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MODULAR VAT FOR ADDITIVE MANUFACTURING

IP.com Disclosure Number: IPCOM000247517D
Publication Date: 2016-Sep-13
Document File: 6 page(s) / 2M

Publishing Venue

The IP.com Prior Art Database

Abstract

This publication discloses a variable volume vat for a 3-D printing manufacturing process. The vat is used in conjunction with a plurality of spacers that can be selectively installed to vary the effective working volume of the vat.

This text was extracted from a PDF file.
This is the abbreviated version, containing approximately 46% of the total text.

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MODULAR VAT FOR ADDITIVE MANUFACTURING

ABSTRACT

This publication discloses a variable volume vat for a 3-D printing manufacturing process. The vat is used in conjunction with a plurality of spacers that can be selectively installed to vary the effective working volume of the vat.

BACKGROUND

Conventional 3-D printing machines include a vat that is configured to contain a liquid resin and to receive a build platform (shown empty in FIG. A). The vat also contains the final part built during a build process. The 3-D printing machine also includes an energy source such as a laser or DLP projector configured to direct radiant energy toward the liquid resin. In this manner, a part can be built in a 3-D printing machine.

Production of parts and operation of the 3-D printing machine can be understood as follows. At the beginning of a build operation, the build platform is positioned below and slightly spaced away from the surface of the liquid resin. The energy source is then operated such that a beam or patterned image of radiant energy is scanned across the surface of the liquid. When contacted by the radiant energy, curing of the material is initiated such that cross linking of the material occurs at the intersection of the radiant energy and the building material. In this manner, the liquid resin is converted to a solid part that is positioned on the surface of the build platform. As the radiant energy contacts the surface of the liquid resin, a layer of solid, cured material is formed. The build platform is lowered such that it is further away from the surface of the liquid resin and a layer of liquid resin is formed over the solid structure formed in the previous pass, after each pass. The solid polymeric material is formed on the build platform in a first pass. During subsequent passes the solid polymeric material is formed on the previously built layer of material.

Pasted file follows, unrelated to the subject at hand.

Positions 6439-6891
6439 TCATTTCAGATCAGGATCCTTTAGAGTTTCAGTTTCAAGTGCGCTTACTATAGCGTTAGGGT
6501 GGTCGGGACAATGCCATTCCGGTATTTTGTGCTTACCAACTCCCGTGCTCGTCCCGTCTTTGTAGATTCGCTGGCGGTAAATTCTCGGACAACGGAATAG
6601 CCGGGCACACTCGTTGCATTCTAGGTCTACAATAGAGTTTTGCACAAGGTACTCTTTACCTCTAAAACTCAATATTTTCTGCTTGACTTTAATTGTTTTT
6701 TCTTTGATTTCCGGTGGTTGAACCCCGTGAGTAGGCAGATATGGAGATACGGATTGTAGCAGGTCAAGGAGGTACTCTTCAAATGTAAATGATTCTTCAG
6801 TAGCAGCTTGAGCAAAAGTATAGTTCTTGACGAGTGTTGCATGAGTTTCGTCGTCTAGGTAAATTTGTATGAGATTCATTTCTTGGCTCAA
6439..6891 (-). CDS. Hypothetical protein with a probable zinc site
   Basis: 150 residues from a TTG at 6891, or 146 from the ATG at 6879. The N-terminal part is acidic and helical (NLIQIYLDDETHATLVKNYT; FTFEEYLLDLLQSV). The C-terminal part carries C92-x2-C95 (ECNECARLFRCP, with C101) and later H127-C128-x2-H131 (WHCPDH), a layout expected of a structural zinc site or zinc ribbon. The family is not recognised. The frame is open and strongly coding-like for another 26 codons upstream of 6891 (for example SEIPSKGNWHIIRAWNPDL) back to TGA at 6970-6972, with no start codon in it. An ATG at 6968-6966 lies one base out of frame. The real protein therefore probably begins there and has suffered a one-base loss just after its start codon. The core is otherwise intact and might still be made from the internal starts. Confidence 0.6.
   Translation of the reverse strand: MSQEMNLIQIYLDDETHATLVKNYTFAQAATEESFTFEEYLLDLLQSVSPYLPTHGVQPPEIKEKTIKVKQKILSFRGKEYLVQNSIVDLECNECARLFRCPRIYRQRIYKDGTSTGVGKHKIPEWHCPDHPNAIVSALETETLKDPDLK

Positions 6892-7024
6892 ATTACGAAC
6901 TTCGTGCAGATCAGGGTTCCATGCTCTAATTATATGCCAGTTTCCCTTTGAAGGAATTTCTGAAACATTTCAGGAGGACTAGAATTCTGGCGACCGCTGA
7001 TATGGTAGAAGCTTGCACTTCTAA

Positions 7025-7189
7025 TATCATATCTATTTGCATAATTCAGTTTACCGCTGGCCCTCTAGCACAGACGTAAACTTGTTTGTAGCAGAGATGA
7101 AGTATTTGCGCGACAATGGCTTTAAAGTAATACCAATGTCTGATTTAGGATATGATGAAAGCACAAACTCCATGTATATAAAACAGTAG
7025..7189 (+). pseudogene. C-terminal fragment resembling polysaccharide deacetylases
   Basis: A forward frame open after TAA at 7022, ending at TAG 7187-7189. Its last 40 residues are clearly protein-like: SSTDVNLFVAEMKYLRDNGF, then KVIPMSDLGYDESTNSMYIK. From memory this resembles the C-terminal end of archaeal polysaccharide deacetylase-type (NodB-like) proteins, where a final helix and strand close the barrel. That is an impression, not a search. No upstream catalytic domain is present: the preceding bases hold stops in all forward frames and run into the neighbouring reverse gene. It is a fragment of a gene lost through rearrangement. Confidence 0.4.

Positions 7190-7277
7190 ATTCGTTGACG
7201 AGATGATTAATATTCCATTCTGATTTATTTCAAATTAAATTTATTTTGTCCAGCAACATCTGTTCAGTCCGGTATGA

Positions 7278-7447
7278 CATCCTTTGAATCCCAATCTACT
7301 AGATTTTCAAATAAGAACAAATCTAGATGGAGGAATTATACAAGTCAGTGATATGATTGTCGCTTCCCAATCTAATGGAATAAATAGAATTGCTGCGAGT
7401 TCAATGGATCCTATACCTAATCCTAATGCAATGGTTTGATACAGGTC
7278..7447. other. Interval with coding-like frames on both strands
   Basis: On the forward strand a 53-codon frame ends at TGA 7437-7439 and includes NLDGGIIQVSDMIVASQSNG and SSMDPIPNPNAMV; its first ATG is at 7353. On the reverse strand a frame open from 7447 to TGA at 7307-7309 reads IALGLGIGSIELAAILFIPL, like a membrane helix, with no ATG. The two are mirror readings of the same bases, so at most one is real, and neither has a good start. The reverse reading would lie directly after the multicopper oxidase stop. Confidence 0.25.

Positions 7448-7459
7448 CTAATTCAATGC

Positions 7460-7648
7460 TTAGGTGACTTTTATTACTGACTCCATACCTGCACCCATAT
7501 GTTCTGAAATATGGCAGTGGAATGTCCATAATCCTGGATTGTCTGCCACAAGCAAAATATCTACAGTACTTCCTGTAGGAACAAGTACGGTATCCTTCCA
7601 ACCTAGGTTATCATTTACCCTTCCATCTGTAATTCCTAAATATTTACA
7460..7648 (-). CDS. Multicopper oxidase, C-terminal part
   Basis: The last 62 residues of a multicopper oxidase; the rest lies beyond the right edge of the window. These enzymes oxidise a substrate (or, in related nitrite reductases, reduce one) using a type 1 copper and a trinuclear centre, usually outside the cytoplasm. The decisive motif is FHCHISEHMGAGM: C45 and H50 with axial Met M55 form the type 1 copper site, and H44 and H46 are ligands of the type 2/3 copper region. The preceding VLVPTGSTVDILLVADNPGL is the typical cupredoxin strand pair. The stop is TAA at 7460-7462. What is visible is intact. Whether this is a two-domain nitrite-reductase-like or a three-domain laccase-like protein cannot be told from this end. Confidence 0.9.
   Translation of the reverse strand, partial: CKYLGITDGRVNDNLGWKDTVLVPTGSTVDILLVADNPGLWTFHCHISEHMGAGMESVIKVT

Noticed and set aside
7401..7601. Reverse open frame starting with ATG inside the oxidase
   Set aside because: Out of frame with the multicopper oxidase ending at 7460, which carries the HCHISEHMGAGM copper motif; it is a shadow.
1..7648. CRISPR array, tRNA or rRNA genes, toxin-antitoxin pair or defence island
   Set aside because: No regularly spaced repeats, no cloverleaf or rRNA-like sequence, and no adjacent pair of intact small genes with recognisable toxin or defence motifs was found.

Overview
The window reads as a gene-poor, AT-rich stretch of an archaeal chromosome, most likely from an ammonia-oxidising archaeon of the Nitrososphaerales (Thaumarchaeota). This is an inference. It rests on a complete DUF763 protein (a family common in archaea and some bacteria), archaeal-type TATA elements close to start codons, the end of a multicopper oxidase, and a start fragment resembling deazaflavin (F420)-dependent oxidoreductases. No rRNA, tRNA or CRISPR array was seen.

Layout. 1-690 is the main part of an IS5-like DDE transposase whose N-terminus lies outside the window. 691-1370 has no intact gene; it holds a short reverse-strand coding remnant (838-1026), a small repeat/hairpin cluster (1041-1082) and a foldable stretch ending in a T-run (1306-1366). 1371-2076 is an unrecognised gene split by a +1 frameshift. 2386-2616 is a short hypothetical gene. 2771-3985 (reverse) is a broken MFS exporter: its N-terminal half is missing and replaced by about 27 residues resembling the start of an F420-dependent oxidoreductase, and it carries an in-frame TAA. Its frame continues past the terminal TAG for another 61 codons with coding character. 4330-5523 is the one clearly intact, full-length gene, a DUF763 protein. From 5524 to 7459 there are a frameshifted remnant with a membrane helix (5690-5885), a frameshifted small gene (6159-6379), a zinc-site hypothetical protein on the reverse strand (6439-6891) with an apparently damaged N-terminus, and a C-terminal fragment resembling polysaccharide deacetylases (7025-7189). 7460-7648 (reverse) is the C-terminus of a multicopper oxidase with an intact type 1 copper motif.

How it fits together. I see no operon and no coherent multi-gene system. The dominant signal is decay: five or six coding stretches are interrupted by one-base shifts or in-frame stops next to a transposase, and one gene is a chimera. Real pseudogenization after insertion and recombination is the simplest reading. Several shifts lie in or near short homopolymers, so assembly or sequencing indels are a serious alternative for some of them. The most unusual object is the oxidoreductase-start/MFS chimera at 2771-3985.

After a part is built, at least some liquid resin remains in the vat. One problem with conventional 3-D printing machines is that when parts are made that have a height that is much less than the depth of the vat, an excess of liquid resin remains after a part is manufactured. For example, a


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conventional vat (FIG. A) might be about 12 inches deep. Therefore, builds that result in a part that is less than about 12 inches high do not use all of the available vat depth. The difference in the vat depth and the height of a given manufactured structure is referred to herein as wasted vat depth. The greater the wasted vat depth is in a given build, the greater the amount of excess liquid is and associated waste volume. When many identical parts are produced in series on a 3- D printing machine the amount of waste is multiplied.

The waste volume per build can be identified as follows. The volume of polymeric liquid used to form a structure during a build is referred to as the working volume. The working volume is determined by multiplying the working depth by the a...